Sat, Jul 19, 2003 - Page 9 News List

Is Bruce Lee still a legend in Hong Kong?

The city's most famous son had a lot more than just kung fu and almost single-handedly put the Hong Kong film industry on the global map, but attempts to commemorate him have not been going well

By Steve Rose  /  THE GUARDIAN , LONDON

"It's basically an old-fashioned tea house," says W. Wong. "They did it up and put in a little gallery, so now you can view Bruce Lee photos and taste some tea as well. From this you can see the Chinese people are very enterprising. They've made good use of the very small connection they had, but the Hong Kong government? Come on! So stupid!"

The SARS fiasco has, however, prompted a government rethink of its tourist strategy, which has resulted in plans for an Avenue of Stars, modelled on Hollywood's Walk of Fame. If the Lee legacy has gone anywhere, though, it is not Hong Kong or China but the US. Lee was, after all, an American citizen. He was born there and is buried there. Most of his martial-arts disciples teach there and most of his relatives live there, including his widow, Linda, and his daughter, Shannon. They help run the Bruce Lee Foundation, an educational charity, and will both be remembering Bruce at "the world's first-ever Bruce Lee convention" this weekend in California, alongside jeet kune do practitioners and unrelated convention veterans such as Bond girl Gloria Hendry and Lorenzo Lamas, star of Renegade.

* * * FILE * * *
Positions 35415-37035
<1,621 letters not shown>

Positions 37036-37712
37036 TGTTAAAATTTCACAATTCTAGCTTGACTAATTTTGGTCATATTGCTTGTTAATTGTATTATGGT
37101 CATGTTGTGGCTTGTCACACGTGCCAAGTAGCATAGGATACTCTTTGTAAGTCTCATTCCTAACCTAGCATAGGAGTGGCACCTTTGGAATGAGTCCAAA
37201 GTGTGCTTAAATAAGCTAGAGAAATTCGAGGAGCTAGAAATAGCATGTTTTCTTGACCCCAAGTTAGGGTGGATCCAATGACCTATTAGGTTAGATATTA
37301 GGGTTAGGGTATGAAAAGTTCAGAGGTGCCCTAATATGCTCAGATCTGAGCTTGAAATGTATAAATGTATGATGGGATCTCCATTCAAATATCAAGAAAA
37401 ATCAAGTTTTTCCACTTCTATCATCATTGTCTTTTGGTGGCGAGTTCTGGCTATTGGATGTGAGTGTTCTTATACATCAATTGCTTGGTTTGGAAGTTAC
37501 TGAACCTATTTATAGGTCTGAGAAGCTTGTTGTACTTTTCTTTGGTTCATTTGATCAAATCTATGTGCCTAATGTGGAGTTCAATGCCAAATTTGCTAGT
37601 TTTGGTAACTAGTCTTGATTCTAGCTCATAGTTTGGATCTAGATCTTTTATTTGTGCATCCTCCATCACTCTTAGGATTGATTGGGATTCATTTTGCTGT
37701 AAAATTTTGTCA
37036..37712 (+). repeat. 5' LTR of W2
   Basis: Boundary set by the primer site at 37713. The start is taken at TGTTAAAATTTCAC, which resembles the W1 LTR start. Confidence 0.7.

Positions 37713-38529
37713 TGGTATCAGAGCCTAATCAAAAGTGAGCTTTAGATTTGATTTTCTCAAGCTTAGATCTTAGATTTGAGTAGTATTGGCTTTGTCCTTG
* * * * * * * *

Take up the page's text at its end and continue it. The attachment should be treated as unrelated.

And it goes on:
Robert Lee believes that if Bruce had lived, he would have moved back to the US. "He knew that Hong Kong had done him good, but it was also getting him down. With his training regime and his writing and directing, he was always tired and he complained he never had time for himself. He was mobbed every time he went out. I don't think he could have taken it much longer."

Lee was already mulling over offers from Hollywood at the time of his death. There was even talk of him making a movie with Elvis. To return to the country that slighted him as a fully fledged film star would have been sweet revenge, but he could have blown it. Around the time of his death, he was reported to be paranoid, dictatorial, obsessed with his celebrity and his physique. Whether it was luck or design, he died a martyr rather than a tyrant, just like the ending of Fist of Fury -- freeze-framed in a flying drop-kick into a crowd of foreigners.

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